One of the earliest metabolic engineering efforts in mint was reported in 2001, in a study that attempted to increase flux toward monoterpene metabolism by overexpressing the coding sequence for the branch-point enzyme 4S-limonene synthase (4S-LimS) in transformed M. x piperita plants (Diemer et al., 2001). The expression of 4S-LimS transgene was driven by the Cauliflower Mosaic Virus (CaMV) 35S promoter. Although monoterpene production was not altered in most plants, a few transformants accumulated higher levels of essential oil constituents, including 56% more pinene, 22–74% higher 1,8-cineole, and 18–40% more pulegone than control plants. A few attempts followed this investigation in Professor Rodney Croteau’s laboratory in the early 2000s. In one attempt, the DXP reductoisomerase (DXR) cDNA (Figure 1) was overexpressed in peppermint plants to enhance the output of the DXP pathway, and improve the production of precursor (IPP/DMAPP) for monoterpene biosynthesis (Mahmoud and Croteau, 2001). Several transgenic plants produced up to 50% more EO than the wild-type controls. In the same study, the menthofuran synthase gene, responsible for the production of the undesired oil monoterpene constituent (+)-Menthofuran (Figure 3), was overexpressed in separate peppermint plants in sense and antisense to evaluate the effects of these overexpressions on menthofuran production (Mahmoud and Croteau, 2001). Most plants expressing the transgene in sense accumulated substantially more menthofuran than wild-type controls. Conversely, plants that overexpressed the gene in antisense orientation, accumulated significantly less menthofuran than control plants. Intriguingly, menthofuran production was almost entirely eliminated in plants in which the menthofuran synthase gene was co-suppressed. Surprisingly, growth and development in co-suppressed plants were compromised as some of the most affected plants appeared bleached, in particular, under stress conditions. Another study that aimed to enhance monoterpene production (oil yield) in peppermint, limonene synthase, and limonene-3-hydroxylase cDNAs were overexpressed in independently (separately) transformed peppermint plants (Mahmoud et al., 2004). Overexpression of either gene failed to improve oil yield significantly. However, limonene levels increased dramatically, surpassing 80% of total oil (compared to ~2% in wild-type plants), in the transformed peppermint lines, in which limonene-3-hydroxylase was co-suppressed. Taken together, studies in peppermint produced evidence that metabolic engineering may be employed to effectively engineer isoprenoid metabolism. However, not all metabolic steps respond to gene overexpression, while gene co-suppression can effectively eliminate unwanted metabolites (e.g., menthofuran) or enhance the accumulation of particular desired end products (e.g., limonene).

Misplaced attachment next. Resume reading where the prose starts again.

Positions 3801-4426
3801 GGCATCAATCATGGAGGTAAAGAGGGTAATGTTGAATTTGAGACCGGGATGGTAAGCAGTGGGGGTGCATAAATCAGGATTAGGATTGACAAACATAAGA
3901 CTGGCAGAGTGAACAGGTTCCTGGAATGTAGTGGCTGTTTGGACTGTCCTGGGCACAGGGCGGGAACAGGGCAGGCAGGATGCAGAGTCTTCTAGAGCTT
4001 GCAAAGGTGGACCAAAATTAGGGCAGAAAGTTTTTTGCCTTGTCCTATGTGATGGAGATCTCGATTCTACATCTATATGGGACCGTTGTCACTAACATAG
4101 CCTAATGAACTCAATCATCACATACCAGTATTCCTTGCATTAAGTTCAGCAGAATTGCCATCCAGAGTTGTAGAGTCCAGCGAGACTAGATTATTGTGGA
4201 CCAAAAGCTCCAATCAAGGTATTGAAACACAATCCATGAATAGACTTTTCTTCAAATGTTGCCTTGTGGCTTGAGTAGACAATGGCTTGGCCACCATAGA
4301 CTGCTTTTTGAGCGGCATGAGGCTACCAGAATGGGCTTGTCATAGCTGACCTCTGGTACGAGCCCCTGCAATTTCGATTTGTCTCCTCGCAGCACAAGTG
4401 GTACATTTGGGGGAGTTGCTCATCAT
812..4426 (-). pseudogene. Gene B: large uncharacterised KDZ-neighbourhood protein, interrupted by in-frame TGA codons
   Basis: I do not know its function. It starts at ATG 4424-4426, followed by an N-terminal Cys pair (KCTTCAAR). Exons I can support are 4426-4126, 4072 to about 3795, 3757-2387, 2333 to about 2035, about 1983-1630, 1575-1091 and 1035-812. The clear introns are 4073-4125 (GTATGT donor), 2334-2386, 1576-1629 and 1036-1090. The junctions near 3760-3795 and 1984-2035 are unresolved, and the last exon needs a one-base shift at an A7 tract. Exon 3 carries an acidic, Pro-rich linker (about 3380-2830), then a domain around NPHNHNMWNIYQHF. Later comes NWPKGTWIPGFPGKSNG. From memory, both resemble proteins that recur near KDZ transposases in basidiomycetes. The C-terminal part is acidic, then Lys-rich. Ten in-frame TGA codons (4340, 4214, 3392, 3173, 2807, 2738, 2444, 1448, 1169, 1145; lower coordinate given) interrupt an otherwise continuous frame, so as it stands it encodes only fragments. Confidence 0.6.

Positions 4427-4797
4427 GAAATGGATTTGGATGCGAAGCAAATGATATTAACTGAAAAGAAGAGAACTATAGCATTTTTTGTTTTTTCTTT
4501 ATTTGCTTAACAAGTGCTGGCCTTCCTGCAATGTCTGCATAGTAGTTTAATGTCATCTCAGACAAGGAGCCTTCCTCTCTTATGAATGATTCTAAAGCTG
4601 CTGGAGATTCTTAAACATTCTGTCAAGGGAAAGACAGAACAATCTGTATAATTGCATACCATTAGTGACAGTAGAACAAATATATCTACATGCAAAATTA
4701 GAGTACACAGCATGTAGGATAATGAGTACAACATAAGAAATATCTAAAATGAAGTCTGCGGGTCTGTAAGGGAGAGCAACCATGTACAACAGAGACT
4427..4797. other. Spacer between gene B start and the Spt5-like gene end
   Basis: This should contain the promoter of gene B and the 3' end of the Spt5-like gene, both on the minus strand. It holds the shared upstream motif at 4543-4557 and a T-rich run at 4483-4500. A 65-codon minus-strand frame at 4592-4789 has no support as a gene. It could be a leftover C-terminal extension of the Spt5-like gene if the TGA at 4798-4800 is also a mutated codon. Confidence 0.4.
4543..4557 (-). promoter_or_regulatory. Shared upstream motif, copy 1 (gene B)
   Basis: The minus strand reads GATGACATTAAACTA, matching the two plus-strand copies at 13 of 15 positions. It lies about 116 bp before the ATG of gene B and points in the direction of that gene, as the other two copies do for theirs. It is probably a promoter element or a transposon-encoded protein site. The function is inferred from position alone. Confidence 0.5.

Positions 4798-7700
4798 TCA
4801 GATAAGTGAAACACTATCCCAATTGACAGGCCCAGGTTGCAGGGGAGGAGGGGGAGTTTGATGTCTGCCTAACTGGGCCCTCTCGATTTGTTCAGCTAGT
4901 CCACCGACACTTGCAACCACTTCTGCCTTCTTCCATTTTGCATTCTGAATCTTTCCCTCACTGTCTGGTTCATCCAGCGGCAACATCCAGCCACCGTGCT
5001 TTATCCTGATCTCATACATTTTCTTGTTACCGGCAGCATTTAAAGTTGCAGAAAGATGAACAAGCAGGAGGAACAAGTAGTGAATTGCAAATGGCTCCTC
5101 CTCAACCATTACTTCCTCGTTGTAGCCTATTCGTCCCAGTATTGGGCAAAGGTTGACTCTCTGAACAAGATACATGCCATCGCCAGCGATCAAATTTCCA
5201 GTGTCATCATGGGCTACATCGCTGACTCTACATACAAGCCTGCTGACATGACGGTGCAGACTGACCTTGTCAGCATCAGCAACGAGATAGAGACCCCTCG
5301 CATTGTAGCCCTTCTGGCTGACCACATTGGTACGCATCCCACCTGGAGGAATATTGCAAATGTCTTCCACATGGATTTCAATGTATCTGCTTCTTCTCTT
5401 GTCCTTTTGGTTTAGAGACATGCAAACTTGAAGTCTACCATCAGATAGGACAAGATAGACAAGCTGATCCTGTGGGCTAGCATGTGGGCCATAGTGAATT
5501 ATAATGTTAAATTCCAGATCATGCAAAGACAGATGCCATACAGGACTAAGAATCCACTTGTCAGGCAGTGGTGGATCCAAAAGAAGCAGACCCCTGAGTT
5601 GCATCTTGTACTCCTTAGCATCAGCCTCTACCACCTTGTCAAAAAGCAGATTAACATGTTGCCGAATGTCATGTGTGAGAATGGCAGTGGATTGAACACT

Modulating the expression of transcription factors that regulate other EO biosynthetic genes offers another avenue for enhancing isoprenoid production in GTs. A recent study investigated the effects of overexpressing and silencing the spearmint GT-specific transcription factor MsYABBY5 on the production of terpenes in spearmint (Wang et al., 2016). The TF was constitutively overexpressed in stably transformed plants, and silenced using RNA interference (RNAi). Silencing MsYABBY5 increased the levels of terpenes in spearmint from 20 to 77%, while its overexpression led to a 23–52% decrease in the overall levels of terpenes in spearmint plants. This study clearly demonstrated that the MsYABBY5 is a repressor of monoterpene metabolism in spearmint, and that manipulating the expression of transcription factors offers a viable method for enhancing terpene production in plant GTs. In a separate study, the expression of the spearmint GT-specific R2R3-MYB TF was suppressed by RNAi (Reddy et al., 2017). Likewise, suppression of MsR2R3-MYB expression led to a 2.3–4.5-fold increase in total monoterpene abundance in transgenic spearmint. It was further shown that MsR2R3-MYB suppresses the expression of the GPP synthase large subunit gene through binding of its cis-elements, and hence acts as a negative regulator of monoterpene metabolism in spearmint.